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Subject: Variant Designer's Notes rss

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Dave J McWeasely
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War of the Ring, out of the box, is basically a broken game. For a nice overview of the reasons, check out 7S's article here: http://boardgamegeek.com/thread/159177

Here is a history of the various fixes I've tried, their effects, and what lessons from them can be applied to all War of the Ring games.

Character to Declare
This was our first attempt. Cheesed off by the "Turn Stall", we let a character action be spent to declare the fellowship.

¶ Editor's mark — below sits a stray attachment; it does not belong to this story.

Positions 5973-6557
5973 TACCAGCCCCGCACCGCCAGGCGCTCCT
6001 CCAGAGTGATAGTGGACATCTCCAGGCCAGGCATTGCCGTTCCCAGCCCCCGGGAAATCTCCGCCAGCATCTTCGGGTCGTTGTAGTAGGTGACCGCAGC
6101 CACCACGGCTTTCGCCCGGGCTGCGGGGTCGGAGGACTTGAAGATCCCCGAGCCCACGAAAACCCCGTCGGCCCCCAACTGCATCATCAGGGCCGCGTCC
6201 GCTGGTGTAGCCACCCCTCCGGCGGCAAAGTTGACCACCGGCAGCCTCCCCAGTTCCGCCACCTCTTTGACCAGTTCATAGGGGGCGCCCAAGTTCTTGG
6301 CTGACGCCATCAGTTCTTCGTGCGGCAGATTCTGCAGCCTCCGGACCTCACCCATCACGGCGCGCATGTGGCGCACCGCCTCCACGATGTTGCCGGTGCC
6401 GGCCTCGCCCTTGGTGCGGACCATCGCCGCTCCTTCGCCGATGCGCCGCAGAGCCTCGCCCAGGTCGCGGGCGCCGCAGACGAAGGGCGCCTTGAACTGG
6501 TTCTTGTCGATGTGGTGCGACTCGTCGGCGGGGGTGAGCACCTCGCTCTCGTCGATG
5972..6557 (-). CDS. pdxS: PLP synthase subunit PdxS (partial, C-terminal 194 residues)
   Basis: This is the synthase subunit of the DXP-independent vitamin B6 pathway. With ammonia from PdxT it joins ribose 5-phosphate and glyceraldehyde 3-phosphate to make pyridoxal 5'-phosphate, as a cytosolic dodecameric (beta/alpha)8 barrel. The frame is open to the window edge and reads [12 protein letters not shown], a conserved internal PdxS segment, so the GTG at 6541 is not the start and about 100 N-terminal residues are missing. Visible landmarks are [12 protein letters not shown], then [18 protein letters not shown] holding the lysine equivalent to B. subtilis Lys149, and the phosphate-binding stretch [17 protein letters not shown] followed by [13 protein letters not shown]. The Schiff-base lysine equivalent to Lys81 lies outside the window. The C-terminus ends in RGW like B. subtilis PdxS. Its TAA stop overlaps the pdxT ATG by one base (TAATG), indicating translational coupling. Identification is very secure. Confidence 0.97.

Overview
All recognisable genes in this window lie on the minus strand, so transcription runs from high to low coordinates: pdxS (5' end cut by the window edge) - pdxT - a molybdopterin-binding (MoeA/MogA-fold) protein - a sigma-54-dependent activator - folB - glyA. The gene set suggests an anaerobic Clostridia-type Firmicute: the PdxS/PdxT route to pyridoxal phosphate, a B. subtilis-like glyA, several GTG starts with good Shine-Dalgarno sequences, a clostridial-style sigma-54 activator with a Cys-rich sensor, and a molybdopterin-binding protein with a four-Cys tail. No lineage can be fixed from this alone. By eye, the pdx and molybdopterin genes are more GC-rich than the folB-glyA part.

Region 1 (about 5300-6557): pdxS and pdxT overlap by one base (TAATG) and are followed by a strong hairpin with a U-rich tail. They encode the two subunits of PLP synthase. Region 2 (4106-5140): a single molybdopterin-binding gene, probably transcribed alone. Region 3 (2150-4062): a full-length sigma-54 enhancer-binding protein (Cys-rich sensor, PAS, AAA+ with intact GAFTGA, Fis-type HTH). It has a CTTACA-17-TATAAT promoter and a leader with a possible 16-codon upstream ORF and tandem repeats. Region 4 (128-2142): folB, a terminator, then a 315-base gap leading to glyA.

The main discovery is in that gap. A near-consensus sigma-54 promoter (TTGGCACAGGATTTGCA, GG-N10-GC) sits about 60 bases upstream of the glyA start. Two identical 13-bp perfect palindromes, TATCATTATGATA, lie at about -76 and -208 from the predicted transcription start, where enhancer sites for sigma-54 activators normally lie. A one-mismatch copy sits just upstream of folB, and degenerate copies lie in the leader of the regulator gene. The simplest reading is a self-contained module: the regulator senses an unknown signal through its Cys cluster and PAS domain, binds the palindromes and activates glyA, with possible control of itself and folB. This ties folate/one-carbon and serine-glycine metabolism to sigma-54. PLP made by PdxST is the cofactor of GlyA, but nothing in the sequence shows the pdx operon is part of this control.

Perhaps this was the inspiration for Smeagol's guide ability in Twilight of the Third Age. But unlike that ability, this method gave a reliable mass-healing ability to Frodo. By spending multiple character dice per turn to heal in the same city or stronghold, the Fellowship could withstand the vagaries of the Witch King Corruption strategy.

Games were divided into three phases: The opening, where both sides got two additional dice. The midgame, where the fellowship sat and healed and watched as battles raged all over the board. And the Endgame, where the Fellowship slogged up Mount Doom, hoping they'd squirrelled away enough corruption mitigation to make the dunk.

In truth, our Shadow players weren't spending enough effort to target Fellowship healing points. Had we done this, the game would probably have tipped shadow. As we played it, the game mainly came down to the Free's ability to roll Will of the West to promote extra dice.

The variant was fun for a while, but I wouldn't want to play it today.


Will of the West

http://wow.osaurus.us

This variant has two main rules changes.